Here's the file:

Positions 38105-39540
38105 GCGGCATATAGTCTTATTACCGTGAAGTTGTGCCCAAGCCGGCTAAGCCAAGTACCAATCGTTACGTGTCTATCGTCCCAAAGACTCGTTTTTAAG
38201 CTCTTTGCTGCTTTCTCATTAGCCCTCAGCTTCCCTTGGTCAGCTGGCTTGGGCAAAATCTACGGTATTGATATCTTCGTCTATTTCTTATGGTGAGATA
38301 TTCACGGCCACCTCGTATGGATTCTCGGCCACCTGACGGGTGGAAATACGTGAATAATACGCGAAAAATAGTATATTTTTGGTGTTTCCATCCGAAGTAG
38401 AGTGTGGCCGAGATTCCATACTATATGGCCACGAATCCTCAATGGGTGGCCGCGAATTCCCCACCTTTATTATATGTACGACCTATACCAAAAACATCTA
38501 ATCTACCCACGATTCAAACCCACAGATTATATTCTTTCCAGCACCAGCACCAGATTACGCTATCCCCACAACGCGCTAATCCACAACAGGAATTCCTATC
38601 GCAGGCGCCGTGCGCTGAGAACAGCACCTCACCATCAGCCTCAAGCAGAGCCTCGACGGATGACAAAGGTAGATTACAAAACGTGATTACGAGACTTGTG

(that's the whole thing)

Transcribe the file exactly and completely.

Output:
Positions 38105-39540
38105 GCGGCATATAGTCTTATTACCGTGAAGTTGTGCCCAAGCCGGCTAAGCCAAGTACCAATCGTTACGTGTCTATCGTCCCAAAGACTCGTTTTTAAG
38201 CTCTTTGCTGCTTTCTCATTAGCCCTCAGCTTCCCTTGGTCAGCTGGCTTGGGCAAAATCTACGGTATTGATATCTTCGTCTATTTCTTATGGTGAGATA
38301 TTCACGGCCACCTCGTATGGATTCTCGGCCACCTGACGGGTGGAAATACGTGAATAATACGCGAAAAATAGTATATTTTTGGTGTTTCCATCCGAAGTAG
38401 AGTGTGGCCGAGATTCCATACTATATGGCCACGAATCCTCAATGGGTGGCCGCGAATTCCCCACCTTTATTATATGTACGACCTATACCAAAAACATCTA
38501 ATCTACCCACGATTCAAACCCACAGATTATATTCTTTCCAGCACCAGCACCAGATTACGCTATCCCCACAACGCGCTAATCCACAACAGGAATTCCTATC
38601 GCAGGCGCCGTGCGCTGAGAACAGCACCTCACCATCAGCCTCAAGCAGAGCCTCGACGGATGACAAAGGTAGATTACAAAACGTGATTACGAGACTTGTG